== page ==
Not such a prime suspect
The harmonious multi-cultural nature of Moazzam Begg's school years in 1970s Birmingham is a heartening counter-narrative running through his autobiography, published last month.
Begg was abducted by US agents in Pakistan in the panicky months after September 11, suspected of being an al-Qaeda terrorist, seemingly on the basis of his British Muslim identity, his past trips to Bosnia and Chechnya to support Muslim causes and because he was found in Taliban-ruled Afghanistan establishing a girls' school. At the end of 2004, after a horrific stint at Bagram in Afghanistan and almost two years imprisoned in solitary confinement in Camp Echo at Guantanamo Bay, Cuba, Begg received some uplifting snippets of news from home, including a touching act of support from a childhood classmate.
"Mischa Moselle had not only remembered me, but also shown his solidarity after all these years. I hadn't seen or heard from him since 1979. He wrote to The Guardian: 'I feel it is impossible that this organiser of a charitable school in Afghanistan took away none of the liberal ideas imparted by the King David Jewish junior and infants' school in Birmingham.'"
In January 2005, Begg was released without charges. Speaking to me outside his former school, Begg delights in explaining how, as a boy, he happily wore a yarmulke (skullcap) at Yom Kippur celebrations with the approval of his liberal Muslim father, who had chosen the school deliberately: "I could eat everything in the canteen at the Jewish school." Later, at Mosley secondary school, he recalls: "I had to be quite careful about what I ate and felt marginalised. I was in a minority at both schools, but the kind of minority I was in at the Jewish school ironically was not as sensitive to me." Sociologist Paul Gilroy has described Begg's father's decision to send him to King David as an example of "convivial multi-culturalism".
In the 1980s, Begg was one of only 10 Asians in a year group of 150 at Mosley. The 37-year-old father of four says: "I look back at it with an amazing sense of nostalgia. I used to get along with the white kids. People would say things like 'Paki' sometimes, but you learned to give as good as you got. It helped my confidence. If I grew up in a predominantly Asian school, with no interaction at all with any of the other indigenous communities, I wouldn't know anything about them until my later life."
He joined an anti-racist street gang called The Lynx at the age of 15 after his brother was beaten up by local skinheads. Belonging to the gang of Kashmiri, Irish, Pakistani and black youths was empowering and bolstered his sense of British identity, but it affected his promising academic career badly and led to his arrest for fighting skinheads (the case against him disintegrated later).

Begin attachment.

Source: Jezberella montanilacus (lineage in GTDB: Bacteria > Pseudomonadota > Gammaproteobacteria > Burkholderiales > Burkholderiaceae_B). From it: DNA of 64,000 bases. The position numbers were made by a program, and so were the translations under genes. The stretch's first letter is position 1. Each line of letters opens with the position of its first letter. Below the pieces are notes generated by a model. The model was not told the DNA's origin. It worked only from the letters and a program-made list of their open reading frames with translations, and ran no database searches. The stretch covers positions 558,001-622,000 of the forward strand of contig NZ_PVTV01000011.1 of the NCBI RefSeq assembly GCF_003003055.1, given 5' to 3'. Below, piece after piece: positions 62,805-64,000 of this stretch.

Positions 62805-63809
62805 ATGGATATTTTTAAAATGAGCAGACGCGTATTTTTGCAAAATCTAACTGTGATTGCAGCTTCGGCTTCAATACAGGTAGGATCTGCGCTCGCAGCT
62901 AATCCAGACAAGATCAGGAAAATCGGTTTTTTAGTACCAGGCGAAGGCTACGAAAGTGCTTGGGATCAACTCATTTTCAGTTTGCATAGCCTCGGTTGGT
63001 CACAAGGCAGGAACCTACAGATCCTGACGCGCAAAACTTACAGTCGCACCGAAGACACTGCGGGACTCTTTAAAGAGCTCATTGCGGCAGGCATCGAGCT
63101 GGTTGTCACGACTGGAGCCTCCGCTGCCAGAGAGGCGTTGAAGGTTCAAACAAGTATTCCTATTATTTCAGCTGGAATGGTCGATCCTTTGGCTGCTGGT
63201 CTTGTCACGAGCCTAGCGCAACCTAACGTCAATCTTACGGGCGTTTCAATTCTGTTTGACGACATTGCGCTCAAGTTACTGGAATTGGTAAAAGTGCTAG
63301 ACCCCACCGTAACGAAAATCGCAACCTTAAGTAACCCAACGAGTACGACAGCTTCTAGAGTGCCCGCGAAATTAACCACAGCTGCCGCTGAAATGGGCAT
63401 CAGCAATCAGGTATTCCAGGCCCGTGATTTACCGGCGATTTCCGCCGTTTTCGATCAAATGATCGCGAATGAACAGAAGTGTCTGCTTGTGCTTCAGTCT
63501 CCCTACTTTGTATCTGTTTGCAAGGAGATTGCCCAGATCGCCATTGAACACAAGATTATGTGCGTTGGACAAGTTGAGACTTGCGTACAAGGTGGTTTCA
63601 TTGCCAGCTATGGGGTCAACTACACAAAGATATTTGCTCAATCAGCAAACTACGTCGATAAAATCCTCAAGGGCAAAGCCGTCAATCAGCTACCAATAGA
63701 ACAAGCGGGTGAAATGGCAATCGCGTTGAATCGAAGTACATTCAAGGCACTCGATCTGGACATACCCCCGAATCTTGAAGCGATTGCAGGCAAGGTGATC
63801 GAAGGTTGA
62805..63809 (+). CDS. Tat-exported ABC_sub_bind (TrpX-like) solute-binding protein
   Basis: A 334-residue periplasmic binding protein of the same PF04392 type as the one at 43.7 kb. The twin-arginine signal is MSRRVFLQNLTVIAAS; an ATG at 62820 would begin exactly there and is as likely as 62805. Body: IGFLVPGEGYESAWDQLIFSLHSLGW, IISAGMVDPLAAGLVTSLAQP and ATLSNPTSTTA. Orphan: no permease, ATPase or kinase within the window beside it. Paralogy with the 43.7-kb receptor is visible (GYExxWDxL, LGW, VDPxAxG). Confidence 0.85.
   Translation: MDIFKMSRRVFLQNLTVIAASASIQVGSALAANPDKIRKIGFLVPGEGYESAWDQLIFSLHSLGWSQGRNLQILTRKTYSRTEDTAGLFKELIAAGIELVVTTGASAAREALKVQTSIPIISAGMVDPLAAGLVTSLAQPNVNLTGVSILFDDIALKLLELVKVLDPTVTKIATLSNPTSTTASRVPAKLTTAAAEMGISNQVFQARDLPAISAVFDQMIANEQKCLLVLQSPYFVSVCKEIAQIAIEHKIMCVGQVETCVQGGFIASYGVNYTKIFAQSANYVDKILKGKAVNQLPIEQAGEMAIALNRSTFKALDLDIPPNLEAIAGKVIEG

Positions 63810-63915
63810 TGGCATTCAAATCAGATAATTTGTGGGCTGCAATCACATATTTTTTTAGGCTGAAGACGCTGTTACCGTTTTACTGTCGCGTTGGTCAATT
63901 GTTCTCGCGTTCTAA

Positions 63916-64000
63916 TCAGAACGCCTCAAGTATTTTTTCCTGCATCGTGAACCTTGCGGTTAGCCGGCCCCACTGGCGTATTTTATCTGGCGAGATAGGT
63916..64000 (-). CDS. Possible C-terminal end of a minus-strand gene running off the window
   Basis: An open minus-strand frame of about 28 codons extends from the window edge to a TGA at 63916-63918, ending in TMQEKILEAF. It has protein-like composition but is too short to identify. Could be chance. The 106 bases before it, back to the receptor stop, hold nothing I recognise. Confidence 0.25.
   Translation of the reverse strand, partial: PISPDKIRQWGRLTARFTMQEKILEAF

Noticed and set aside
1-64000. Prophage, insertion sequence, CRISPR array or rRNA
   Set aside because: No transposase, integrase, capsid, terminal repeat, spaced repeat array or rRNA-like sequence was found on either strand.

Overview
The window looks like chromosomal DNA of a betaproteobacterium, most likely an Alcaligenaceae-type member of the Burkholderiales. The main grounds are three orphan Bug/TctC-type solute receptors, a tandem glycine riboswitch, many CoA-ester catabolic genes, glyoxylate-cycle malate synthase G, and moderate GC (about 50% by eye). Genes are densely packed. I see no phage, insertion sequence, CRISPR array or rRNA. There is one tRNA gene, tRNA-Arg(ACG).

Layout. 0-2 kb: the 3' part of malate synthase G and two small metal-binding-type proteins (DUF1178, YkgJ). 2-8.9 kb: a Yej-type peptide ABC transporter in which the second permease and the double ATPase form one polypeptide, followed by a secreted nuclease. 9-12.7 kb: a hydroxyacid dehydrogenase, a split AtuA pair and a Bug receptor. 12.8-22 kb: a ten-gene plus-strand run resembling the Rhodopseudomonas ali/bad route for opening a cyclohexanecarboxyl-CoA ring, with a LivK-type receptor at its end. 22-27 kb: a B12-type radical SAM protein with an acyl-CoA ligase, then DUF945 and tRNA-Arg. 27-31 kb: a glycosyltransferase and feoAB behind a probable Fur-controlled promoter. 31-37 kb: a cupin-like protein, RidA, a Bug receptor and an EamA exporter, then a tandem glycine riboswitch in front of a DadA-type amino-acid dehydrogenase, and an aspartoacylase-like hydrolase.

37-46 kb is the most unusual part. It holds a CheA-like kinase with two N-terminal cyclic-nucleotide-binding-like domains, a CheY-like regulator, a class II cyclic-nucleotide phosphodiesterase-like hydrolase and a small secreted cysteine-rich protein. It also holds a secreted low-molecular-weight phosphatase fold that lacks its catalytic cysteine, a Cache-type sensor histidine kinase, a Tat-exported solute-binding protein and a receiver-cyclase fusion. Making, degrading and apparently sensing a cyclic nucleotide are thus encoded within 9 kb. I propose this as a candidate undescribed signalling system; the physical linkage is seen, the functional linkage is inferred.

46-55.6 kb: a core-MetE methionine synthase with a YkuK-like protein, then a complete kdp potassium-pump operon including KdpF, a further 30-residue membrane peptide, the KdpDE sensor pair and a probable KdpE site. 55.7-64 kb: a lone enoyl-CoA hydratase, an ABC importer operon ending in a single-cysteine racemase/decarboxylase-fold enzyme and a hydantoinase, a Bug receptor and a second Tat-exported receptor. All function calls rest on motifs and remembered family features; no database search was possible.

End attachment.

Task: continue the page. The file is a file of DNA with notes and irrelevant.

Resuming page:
"The first two to three years I excelled and enjoyed my lessons. But then my two favourite lessons, Latin and classical studies, were scrapped. I was in one of the top classes, but was becoming one of the worst performers because of lateness and playing truant. It was not so bad that teachers had to write letters home, but it was bad enough for my grades to slip - I only scraped by in my O-levels."
Setting up a girls' school in Kabul with your wife and family is a far cry from street fights with skinheads. "The whole process of my Islamisation was initially reactionary, but then I started learning about the spirit of Islam. Once I got married, had my own children and started to think about what I wanted for their education and upbringing, I remembered some of the 'loose' girls at school and wanted to protect my daughter from these types of influences. I was no longer a Lynx member or a young man going off on a rash trip to Bosnia, but a father thinking about these issues."
He met several former Lynx members in Birmingham in autumn last year at a friend's funeral. "Although most were settled, some were still getting into the odd fight. They were in touch with the Muslim street culture, which looked back at The Lynx with admiration. But their political views had been formed in the wake of the war on terror and in an ensuing atmosphere of Islamophobia. A couple were now practising Muslims, but the majority were not. They didn't have anything good to say about radical Muslim clerics, but, predictably, they all detested Blair and Bush even more."
Since returning to his family on the outskirts of Birmingham, where his children attend the local primary school, Begg has been busy writing his book and speaking publicly around the country about the issues raised by it. Once the book tours are over, he hopes to finally complete his law training and to work on human rights cases such as his own.
Enemy Combatant: a British Muslim's journey to Guantanamo and back, by Moazzam Begg with Victoria Brittain, is published by The Free Press, pound;18.99